Crucially, though, there’s enjoyment to be had beyond the sheer speed. The exhaust makes the Touring sound like an M4 GT3 racer, rasping, gargling and blaring through the revs; the top-end rush perhaps feels less marked now the mid-range is so rampant, but the snap, crackle and pop at the limiter is worth experiencing for its own sake. Sport and Sport Plus really bring this car to life, even if it still feels best enjoyed with the exhaust button off to stop the noise from being a bit OTT. But it’s hard to resist (or refuse) the presence of 700hp once you’ve fully absorbed the experience; the ferocious character of the engine hack – not to mention the compromise-free nature of the installation – make it unputdownable. And for anyone else who thinks the exhaust a bit much, you could always just pay £1,600 for the ECU work alone.
It’s hardly like more power than an SL Black Series overwhelms the Litchfield M3, either, making the case for a wider spend of the upgrade budget. The standard xDrive can contain the performance, maybe just taxing the chassis a little more than standard out of corners as that almighty wallop reaches the road. On the basis of this being the firm’s just-finished demonstrator, you’ll have to excuse no exploration of 4WD Sport or 2WD this time around – but the important thing to note is that the extra muscle hasn’t spoilt the M3’s innate balance. It still belies its kerbweight with its agility, and xDrive will always endeavour to retain a rear-biased feel. Perhaps the alignment and the fractionally wider (12mm) track from the new wheels make it even keener, but without a back-to-back the Litchfield take seems broadly similar. One to investigate another time.
Based on limited experience, it does seems that the ride quality benefit of a lighter wheel loses out in a close battle to the impact of lower springs and that larger rim on the front axle. The standard M3 Touring is already unapologetic firm, and this is stiffer still. Leave the car in Comfort and it seems agreeable enough after a while, which is usually a sign of some decent suspension work – so its relative persistence never becomes a preoccupation. But there’s certainly a trade-off for that low-to-the-ground look, and the very occasional scrape on really nasty tarmac will remind you where it exists. This isn’t to take anything away from the modifications – by and large, the upgrade seems consistent with the car’s abnormal power delivery, and it qualifies as a more exciting M car in every regard – but there is a lingering, somewhat inevitable sense that the Touring’s usability has taken a fractional hit.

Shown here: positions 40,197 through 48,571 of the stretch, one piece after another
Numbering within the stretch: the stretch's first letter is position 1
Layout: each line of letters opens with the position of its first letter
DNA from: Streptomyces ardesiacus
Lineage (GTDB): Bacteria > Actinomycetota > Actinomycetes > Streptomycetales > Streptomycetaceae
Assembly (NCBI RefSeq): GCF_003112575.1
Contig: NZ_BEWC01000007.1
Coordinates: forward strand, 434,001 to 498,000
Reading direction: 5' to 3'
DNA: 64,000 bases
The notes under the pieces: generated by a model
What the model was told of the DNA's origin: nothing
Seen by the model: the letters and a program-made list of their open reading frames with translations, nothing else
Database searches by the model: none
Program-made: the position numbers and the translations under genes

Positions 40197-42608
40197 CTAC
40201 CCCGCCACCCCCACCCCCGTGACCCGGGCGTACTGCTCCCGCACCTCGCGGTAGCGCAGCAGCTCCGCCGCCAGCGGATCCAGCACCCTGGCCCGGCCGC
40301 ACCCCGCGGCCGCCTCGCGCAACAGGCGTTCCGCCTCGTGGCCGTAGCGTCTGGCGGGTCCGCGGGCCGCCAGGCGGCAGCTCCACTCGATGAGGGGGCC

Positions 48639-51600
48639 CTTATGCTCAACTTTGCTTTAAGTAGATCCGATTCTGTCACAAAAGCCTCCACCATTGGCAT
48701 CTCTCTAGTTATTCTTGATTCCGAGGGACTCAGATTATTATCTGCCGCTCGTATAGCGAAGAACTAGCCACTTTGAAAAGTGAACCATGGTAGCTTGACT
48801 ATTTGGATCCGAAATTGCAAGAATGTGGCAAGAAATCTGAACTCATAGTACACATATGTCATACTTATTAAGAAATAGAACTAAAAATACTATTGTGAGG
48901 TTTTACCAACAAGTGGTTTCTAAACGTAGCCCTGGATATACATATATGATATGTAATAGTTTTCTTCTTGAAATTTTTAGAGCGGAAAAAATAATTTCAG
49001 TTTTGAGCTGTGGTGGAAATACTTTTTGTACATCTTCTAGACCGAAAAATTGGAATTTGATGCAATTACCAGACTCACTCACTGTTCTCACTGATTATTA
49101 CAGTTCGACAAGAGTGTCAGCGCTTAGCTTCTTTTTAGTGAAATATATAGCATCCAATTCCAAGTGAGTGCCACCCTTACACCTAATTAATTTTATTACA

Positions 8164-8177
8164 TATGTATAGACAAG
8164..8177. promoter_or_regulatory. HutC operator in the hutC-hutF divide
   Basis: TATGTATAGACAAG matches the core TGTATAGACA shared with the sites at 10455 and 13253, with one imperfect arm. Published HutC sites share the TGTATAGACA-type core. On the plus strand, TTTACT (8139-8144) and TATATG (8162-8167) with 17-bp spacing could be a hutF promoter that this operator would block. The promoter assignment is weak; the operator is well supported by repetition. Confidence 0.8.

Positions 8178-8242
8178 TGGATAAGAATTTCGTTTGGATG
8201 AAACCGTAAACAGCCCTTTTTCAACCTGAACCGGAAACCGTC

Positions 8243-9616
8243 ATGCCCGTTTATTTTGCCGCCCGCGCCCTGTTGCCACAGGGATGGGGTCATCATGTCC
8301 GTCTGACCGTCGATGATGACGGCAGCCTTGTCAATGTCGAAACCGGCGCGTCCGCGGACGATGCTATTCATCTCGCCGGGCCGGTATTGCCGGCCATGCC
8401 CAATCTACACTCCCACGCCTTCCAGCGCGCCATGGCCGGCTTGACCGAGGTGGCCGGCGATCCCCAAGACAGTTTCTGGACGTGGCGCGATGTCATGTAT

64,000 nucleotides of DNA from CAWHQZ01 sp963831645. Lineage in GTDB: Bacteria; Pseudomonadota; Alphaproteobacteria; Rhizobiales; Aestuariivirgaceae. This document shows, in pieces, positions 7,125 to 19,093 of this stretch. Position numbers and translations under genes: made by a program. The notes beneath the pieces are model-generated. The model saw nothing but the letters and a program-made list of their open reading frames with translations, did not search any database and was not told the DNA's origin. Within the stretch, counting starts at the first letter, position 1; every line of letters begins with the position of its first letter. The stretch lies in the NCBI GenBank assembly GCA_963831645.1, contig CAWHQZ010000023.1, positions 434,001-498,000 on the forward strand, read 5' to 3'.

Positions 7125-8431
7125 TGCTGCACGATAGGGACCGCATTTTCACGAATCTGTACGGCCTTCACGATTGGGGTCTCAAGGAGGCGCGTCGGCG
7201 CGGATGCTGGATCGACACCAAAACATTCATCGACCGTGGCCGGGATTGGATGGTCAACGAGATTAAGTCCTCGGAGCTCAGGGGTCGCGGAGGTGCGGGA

But, of course, this is a whole-hog demonstration of Litchfield’s handiwork, and it would be a bigger shock if no compromise of the family wagon vibe had occurred. And look who’s talking; my dream 3 Series Touring was very deliberately under the radar and comfort-oriented – just the ECU work would suit me down to the ground. Naturally, there will be many others intrigued by the prospect of an M3 that looks this punchy, goes this outrageously well and corners this incisively. Moreover, it’ll be easy to dismiss whatever flak you get from neighbours or loved ones because there’s probably never been a more thrilling car made with a dog hatch. A slimmer remit than BMW originally intended perhaps, but a better one. And enough to keep Litchfield busy in S58 engine work for a long time yet.
SPECIFICATION | LITCHFIELD BMW M3 TOURING (G81)
Engine: 2,993cc, twin-turbo straight-six
Transmission: 8-speed auto, all-wheel drive
Power (hp): [email protected],800rpm
Torque (lb ft): [email protected],300rpm
0-62mph: <3.5 secs
Top speed: Delimited now… 200?
Weight: 1,865kg DIN, 1,940kg EU
MPG: 28-28.2 (standard)
CO2: 230-227g/km (standard)
Price: £86,570 (standard car before any options. This M3 fitted with Litchfield ECU tuning and Akrapovic titanium exhaust for 710hp is £11,666. Can be had with stainless steel Milltek for ‘broadly the same power’ at £6,240. Just ECU calibration for 628hp is £1,590. HRE Flow Formed wheels are £2,900 fitted, KW Height Adjustable springs and fast road alignment is £1,383. All prices include VAT.)